The book of 4 Maccabees is a homily or philosophic discourse praising the supremacy of pious reason over passion. Among churches other than the Orthodox Church, it has always been regarded as apocryphal. It was also excluded from the Jewish scriptural canon.
The book takes up the story of the Maccabean martyrs told in 2 Maccabees as its primary example in proving that clear, reasonable thinking about true virtue is the key to overcoming every temptation. Though clearly the work of a pious Jew, its attitude shows strong influence from stoic philosophy.
While once accepted as a deuterocanonical book by the Orthodox, 4 Macabees is increasingly relegated to an appendix of apocryphal works, one of the pseudepigrapha. The reasons for this include its inclusion of pagan thought and the differences between its version of the dialog of the Maccabean martyrs and that of the similar dialog found in 2 Maccabees.
The work consists of a prologue and two main sections. The first main section advances the philosophical thesis that "right thinking" alone can control temptation, while the second illustrates this idea using examples drawn from 2 Maccabees, principally, the martyrdom of the priest Eleazar followed by that of the seven pious bothers and their mother under Antiochus IV Epiphanes.
The author makes plain from the outset that his primary purpose lies in the realm of philosophy: "The subject that I am about to discuss is most philosophical," he states, "that is, whether devout reason is sovereign over the emotions." He goes on to argue that "rational judgment is sovereign over the emotions by virtue of the restraining power of self-control." Reason, he insists is what enables Jews to resist temptations like eating non-kosher food, as well as overcoming such classic vices as anger, greed, gluttony, and lust (ch. 1).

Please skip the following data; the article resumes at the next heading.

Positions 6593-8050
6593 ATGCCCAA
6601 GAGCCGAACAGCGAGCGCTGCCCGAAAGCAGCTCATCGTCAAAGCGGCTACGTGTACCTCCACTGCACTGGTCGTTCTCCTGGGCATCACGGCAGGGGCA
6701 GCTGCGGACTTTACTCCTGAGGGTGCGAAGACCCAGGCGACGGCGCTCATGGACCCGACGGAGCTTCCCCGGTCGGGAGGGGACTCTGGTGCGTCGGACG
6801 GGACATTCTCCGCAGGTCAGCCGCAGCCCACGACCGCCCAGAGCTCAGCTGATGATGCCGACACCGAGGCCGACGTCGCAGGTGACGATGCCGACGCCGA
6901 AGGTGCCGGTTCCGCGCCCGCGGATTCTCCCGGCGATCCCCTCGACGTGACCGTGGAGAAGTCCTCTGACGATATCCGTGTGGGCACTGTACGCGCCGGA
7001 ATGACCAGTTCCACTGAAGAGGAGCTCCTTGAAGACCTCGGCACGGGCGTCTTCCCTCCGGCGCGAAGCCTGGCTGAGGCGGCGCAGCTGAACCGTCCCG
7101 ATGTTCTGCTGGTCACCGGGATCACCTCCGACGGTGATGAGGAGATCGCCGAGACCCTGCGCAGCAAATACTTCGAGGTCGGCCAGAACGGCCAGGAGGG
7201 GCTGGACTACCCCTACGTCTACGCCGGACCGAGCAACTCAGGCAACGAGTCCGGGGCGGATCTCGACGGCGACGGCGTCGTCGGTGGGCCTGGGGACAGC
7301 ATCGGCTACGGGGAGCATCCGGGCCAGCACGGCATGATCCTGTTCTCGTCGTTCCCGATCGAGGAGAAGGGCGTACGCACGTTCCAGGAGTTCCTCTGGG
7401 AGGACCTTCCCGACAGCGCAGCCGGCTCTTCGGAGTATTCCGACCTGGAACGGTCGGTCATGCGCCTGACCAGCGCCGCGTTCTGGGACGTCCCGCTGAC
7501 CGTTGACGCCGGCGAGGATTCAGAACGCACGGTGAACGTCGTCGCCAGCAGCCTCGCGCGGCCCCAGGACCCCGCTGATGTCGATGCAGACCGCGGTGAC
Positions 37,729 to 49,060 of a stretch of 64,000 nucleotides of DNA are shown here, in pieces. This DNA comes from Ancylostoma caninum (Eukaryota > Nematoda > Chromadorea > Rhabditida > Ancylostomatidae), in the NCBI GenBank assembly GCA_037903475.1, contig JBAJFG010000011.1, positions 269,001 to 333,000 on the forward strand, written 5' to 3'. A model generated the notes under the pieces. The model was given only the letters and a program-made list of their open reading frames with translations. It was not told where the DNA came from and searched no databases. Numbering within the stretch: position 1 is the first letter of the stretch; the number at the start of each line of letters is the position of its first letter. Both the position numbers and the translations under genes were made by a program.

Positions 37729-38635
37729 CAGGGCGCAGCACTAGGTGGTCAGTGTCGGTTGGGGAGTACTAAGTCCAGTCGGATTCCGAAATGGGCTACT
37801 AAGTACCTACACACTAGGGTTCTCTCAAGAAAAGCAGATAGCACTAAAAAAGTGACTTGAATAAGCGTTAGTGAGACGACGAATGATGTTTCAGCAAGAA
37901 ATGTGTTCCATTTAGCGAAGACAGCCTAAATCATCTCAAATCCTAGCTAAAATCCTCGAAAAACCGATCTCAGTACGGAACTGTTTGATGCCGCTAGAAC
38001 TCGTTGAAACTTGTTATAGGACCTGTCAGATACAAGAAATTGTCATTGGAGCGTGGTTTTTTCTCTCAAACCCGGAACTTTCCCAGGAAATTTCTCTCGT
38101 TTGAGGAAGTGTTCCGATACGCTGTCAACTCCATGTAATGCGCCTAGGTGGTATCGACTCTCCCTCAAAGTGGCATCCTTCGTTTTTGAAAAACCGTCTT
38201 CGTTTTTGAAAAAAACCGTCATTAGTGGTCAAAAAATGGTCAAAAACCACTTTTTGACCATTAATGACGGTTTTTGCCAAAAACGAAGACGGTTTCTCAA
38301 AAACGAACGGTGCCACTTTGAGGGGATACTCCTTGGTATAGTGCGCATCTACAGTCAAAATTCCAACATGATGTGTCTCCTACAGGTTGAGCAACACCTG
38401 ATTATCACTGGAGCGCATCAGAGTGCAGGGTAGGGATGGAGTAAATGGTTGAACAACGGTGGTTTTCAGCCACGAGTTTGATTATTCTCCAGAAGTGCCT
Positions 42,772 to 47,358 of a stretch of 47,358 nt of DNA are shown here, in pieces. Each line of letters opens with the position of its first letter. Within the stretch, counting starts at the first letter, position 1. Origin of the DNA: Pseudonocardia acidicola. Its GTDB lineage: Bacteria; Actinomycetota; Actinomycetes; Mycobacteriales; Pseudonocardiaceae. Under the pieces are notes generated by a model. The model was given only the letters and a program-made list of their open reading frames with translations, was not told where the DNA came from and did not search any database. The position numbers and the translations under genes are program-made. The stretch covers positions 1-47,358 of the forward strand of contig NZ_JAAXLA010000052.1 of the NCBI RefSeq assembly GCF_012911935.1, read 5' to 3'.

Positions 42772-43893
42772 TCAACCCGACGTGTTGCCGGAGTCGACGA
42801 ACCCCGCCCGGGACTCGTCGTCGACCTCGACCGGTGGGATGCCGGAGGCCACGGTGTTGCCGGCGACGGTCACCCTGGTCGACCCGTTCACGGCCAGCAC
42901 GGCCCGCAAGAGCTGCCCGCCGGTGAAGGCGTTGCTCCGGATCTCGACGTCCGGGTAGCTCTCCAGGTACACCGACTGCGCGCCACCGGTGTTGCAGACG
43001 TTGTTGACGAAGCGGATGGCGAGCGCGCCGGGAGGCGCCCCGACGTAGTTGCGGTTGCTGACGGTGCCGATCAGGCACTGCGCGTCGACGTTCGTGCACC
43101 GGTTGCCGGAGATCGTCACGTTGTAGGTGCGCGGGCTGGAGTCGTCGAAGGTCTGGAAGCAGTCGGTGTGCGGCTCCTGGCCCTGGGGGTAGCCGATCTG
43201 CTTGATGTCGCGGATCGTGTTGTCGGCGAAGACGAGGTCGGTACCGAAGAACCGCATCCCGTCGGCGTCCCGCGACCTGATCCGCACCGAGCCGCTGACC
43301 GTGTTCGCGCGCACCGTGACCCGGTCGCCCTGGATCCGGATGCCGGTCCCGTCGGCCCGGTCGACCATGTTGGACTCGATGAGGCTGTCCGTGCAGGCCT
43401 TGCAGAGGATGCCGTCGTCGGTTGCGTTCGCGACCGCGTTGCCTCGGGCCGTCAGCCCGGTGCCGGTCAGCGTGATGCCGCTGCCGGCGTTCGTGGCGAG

The "temperate mind" guided the great Jewish leaders like Jacob, Moses, and King David at their best (2-3). However, the story of the Maccabean martyrs presents a clear and more immediate example of this principle.
The author then summarizes the rise of the tyranny of Antiochus IV and describes his torture of the pious priest Eleazar, whom the author presents as the perfect stoic sage: "You scoff at our philosophy as though living by it were irrational, but it teaches us self-control, so that we master all pleasures and desires, and it also trains us in courage, so that we endure any suffering willingly" (4:22-23).
The issue is whether or not Eleazar will obey the king by agreeing to eat the flesh of a pig in violation of Jewish law. Eleazar, of course, refuses. He is then cruelly tortured until he finally dies, but not before crying out: "It would be irrational if we, who have lived in accordance with truth to old age and have maintained in accordance with law the reputation of such a life, should now change our course… Therefore, O children of Abraham, die nobly for your religion" (6:17-22). The author then proceeds to a reflection on the philosophical implications of Eleazar's actions.